Yet, rather than supervillain, Tusk’s official title is President of the European Council.
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His job is to set the direction and priorities of the EU. Likewise, he must ensure that all member states are on board with those plans.
Tusk was voted in as President by the EU head of states in 2014.
He took to the European stage following a seven year stint as the Prime Minister of Poland.
He had held the position since 2007, but was likely convinced by the wage increase. Prior to his appointment, he was the EU’s lowest paid leader, but now takes home six figures.
Tusk running for an EU position came as a surprise to many. He had only recently expressed his reluctance to leave national politics, according to reports. Likewise, where were also concerns raised over his limited knowledge of English and French.
However, he performed well enough to earn a second term in 2017. 27 of the 28 EU members voted for him to stay on.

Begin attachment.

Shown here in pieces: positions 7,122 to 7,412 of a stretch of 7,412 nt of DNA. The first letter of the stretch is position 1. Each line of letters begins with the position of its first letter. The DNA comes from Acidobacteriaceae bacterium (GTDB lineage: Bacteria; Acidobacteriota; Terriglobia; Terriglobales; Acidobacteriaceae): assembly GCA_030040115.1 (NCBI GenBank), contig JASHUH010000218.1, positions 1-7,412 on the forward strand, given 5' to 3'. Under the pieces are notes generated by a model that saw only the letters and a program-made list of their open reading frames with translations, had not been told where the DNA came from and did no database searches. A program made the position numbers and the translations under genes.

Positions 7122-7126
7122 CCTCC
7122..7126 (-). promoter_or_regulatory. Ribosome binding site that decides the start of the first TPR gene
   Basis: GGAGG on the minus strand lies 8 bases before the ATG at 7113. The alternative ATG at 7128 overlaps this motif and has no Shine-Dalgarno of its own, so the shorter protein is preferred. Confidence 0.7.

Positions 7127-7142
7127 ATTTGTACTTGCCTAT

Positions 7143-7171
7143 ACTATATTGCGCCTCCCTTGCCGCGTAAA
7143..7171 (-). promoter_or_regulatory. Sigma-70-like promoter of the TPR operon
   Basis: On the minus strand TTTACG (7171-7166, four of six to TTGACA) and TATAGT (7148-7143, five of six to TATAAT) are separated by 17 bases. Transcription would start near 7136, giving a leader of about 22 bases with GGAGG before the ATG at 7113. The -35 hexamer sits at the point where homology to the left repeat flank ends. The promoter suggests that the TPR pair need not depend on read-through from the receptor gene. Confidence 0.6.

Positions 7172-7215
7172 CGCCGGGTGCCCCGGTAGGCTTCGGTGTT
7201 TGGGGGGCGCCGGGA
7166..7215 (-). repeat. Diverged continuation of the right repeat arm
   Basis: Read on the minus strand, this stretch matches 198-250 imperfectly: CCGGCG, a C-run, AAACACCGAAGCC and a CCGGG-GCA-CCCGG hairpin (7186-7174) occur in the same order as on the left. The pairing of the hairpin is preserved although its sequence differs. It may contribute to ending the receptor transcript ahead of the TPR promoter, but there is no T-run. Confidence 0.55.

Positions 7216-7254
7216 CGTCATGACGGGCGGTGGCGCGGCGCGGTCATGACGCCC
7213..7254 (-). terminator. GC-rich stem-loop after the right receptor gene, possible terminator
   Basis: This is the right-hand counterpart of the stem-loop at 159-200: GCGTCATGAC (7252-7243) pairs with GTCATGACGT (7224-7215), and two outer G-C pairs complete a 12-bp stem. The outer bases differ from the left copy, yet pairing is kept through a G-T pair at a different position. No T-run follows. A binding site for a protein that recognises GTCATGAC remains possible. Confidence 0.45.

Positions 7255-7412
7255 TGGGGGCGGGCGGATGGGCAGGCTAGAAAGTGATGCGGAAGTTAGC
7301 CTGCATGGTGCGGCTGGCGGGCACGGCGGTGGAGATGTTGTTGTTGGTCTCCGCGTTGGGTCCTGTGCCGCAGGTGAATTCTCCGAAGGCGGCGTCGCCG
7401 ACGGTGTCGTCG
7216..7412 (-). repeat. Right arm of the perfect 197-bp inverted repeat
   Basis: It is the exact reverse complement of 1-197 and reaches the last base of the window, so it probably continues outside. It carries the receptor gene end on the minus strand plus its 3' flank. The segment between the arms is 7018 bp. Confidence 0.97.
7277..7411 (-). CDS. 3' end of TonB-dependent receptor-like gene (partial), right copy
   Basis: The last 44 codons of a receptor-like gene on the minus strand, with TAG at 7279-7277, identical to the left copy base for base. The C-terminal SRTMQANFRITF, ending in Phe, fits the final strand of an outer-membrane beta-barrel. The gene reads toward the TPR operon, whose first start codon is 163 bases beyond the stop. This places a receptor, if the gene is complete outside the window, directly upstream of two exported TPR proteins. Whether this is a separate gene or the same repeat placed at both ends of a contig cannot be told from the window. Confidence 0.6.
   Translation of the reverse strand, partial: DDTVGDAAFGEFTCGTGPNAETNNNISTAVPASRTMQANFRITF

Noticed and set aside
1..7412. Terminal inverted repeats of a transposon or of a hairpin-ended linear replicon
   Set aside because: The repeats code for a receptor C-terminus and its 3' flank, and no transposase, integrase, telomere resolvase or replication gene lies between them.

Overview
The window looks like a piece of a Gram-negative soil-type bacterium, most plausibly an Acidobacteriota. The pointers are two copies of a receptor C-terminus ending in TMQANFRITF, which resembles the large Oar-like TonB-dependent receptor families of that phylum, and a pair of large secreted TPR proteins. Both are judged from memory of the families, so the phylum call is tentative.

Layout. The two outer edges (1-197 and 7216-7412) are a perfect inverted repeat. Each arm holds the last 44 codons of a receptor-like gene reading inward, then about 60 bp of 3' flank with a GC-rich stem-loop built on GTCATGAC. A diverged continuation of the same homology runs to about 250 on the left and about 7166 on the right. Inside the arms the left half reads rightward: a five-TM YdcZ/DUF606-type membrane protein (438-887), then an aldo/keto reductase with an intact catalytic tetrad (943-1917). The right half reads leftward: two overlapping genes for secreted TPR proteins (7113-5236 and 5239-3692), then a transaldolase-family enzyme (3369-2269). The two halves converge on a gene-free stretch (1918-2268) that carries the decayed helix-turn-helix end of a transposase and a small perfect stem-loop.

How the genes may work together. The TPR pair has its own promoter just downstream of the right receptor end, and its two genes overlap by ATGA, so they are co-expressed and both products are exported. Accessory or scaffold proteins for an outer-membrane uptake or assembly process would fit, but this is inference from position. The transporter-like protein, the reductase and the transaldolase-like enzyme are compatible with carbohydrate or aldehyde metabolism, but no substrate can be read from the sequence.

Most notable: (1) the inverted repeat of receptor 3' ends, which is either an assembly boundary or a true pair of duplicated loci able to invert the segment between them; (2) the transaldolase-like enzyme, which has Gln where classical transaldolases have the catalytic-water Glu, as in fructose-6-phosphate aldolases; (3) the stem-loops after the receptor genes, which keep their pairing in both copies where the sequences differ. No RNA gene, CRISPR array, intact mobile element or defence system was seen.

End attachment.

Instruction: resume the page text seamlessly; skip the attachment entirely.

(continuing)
Although, with Brexit casting a shadow over the EU, Tusk could face a lot more pressure during his second stint.
Donald Tusk hopes for a Brexit U-turn
Despite much of Europe taking a ‘we don’t need you anyway’ stance against Britain’s decision, Tusk was quick to note that the day after the referendum was not a happy one.
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Part of his role is to “promote cohesion and consensus”.
The last thing that the President of the European Council wants is to see member states leave the Euro club. Although, with Brexit confirmed, there is no time to dwell on the result.
He is confident that the EU is in a good position to push for a deal that will leave the remaining 27 states in a strong and stable position.
There has been talk of referendum votes in other countries as a result of Brexit. Yet, Tusk is adamant that no other members will be encouraged by Brexit to follow the same “dangerous path”.
In fact, he believes that there is still some chance of the UK reversing their decision and remaining part of the union:
Some of my British friends have even asked me whether Brexit could be reversed,” Tusk revealed. “I told them that in fact the European Union was built on dreams that seemed impossible to achieve, so who knows?
Despite suggestions from the likes of Tusk, Tajani and Juncker than Europe would welcome Britain back with open arms, a Brexit reversal seems unlikely.
Both Conservative’s Theresa May and Labour’s Jeremy Corbyn have ruled out a second referendum. Having warned that it must be a “hard Brexit or no Brexit”, it seems Tusk should forget about a Brexit backtrack.